alienation removes humans from this nature. This also causes an intersubjective alienation
through which individual laborers are alienated from each other. Marx explains, “the proposition
that man’s species nature is estranged from him means that one man is estranged from the other,
as each of them is from man’s essential nature” (Manuscripts, 77). This humanism is at the core
of all the forms of alienation in Marx’s early writings.
Having sketched out the role of humanism in the Marxist theory of alienation, I will now
explain how this becomes a lynchpin upon which normative categories in Marx’s early writing
rely. First, it is important to understand how Marx uses the theory of alienation and estranged
labor in order to ground his critique of capitalism and his advocacy for communism. In the
Economic Manuscripts Marx highlights alienation as the basis upon which private property
functions (Manuscripts, 81). Thus the ability to critique private property is derived from a set of
normative categories which are themselves derived from alienation. Capitalism is violent
because it alienates laborers from their species being and abstracts them from humanity. This
violence is thus revealed through the normative categories of humanity and species being. By
having these two ideas as a philosophical foundation, Marx can point to violence in relation to

these ideas. The centrality of this normative system becomes most clear when Marx articulates
the nature of communism. He defines communism as, “the positive transcendence of private
property, or human self-estrangement, and therefore as the real appropriate of the human essence
by and for man... This communism, as fully-developed naturalism, equals
humanism...” (Manuscripts, 84). This makes it clear that the Marxism outlined in the Economic
Manuscript derives the ability to criticize capitalism and imagine an alternative to it from a
humanist normative basis.
Now this well developed theory of alienation may seem to be a useful tool for critiquing
capitalist modernity, a moment of self criticism is necessary to determine what baggage might be
associated with this humanist account of alienation. Interestingly, we do not need to immediately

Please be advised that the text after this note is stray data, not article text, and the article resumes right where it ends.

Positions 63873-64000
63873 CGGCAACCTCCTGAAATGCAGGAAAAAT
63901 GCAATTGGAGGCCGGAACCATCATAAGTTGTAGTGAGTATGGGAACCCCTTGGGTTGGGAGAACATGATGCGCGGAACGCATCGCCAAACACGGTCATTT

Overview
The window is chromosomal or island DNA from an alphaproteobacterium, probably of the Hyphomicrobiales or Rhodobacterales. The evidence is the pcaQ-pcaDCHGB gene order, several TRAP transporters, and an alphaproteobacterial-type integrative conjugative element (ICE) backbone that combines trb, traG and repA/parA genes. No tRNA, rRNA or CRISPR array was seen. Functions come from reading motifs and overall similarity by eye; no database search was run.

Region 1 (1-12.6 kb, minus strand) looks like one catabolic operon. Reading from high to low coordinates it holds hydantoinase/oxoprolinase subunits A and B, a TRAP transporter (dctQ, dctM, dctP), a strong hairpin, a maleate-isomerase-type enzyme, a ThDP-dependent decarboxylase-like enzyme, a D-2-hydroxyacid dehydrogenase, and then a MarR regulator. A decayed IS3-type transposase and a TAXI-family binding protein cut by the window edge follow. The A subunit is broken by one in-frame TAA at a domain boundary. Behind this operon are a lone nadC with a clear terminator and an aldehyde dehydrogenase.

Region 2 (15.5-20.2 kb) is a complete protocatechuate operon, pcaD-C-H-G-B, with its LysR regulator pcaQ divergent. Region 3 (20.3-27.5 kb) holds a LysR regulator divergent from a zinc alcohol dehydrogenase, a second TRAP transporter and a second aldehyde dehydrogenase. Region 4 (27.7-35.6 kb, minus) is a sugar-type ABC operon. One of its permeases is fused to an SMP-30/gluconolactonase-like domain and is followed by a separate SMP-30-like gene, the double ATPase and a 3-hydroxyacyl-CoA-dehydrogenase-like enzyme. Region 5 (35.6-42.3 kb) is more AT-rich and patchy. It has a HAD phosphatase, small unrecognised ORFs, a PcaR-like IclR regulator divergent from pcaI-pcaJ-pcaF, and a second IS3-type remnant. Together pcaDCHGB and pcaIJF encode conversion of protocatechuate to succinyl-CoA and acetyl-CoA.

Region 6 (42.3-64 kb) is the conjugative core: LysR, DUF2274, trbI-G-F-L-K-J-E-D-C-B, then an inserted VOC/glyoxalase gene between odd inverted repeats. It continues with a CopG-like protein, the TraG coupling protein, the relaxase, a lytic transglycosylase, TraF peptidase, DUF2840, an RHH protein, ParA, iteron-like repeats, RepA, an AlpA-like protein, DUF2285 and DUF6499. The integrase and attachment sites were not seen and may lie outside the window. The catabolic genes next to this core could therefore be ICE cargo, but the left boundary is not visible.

turn to a secondary source in order to perform this criticism, as Marx does so for us in his later
writing. In the Theses on Fruerbach, Marx seems to take a new and more critical stance towards
humanism. As he develops a new form of analysis in the Theses, he remarks, ”Feuerbach
resolves the religious essence into the human essence. But the human essence is no abstraction
inherent in each single individual. In its reality it is the ensemble of the social relations” (Marx
145).This passage gives us a lot of material to unpack and work through. First it is important to
note that Marx has abandoned a theoretical reliance upon a universal human essence. This
essence cannot be found within individual subjects, but even more importantly, it does not exist
as a reality independent of material conditions. If the human essence is truly just the “ensemble
of social relations” then the previous articulation of alienation can no longer function. Alienation
has presupposed an independent human essence from which subjects became abstracted by

social relations, yet Marx now claims that there is no such independent essence. It is as if he has
pulled the rug out from his own earlier critique.
In this shocking moment in the Theses, Marx not argues against an independent human
essence, he also problematizes this conception. He goes on,
Feuerbach, who does not enter upon a criticism of this real essence, is consequently
compelled: To abstract from the historical process and to fix the religious sentiment as
something by itself and to presuppose an abstract – isolated – human individual. Essence,
therefore, can be comprehended only as “genus”, as an internal, dumb generality which
naturally unites the many individuals. (Marx, 154)”
Here, Marx claims that the abstraction to an independent human essence forces a wholly
individualistic and atomistic view of subjects, and actually reduces the ability to have a thorough
and useful definition and understanding of what essence is. Thus, the very formulation of
alienation and a humanist communism, is bound to a form of criticism that can neither account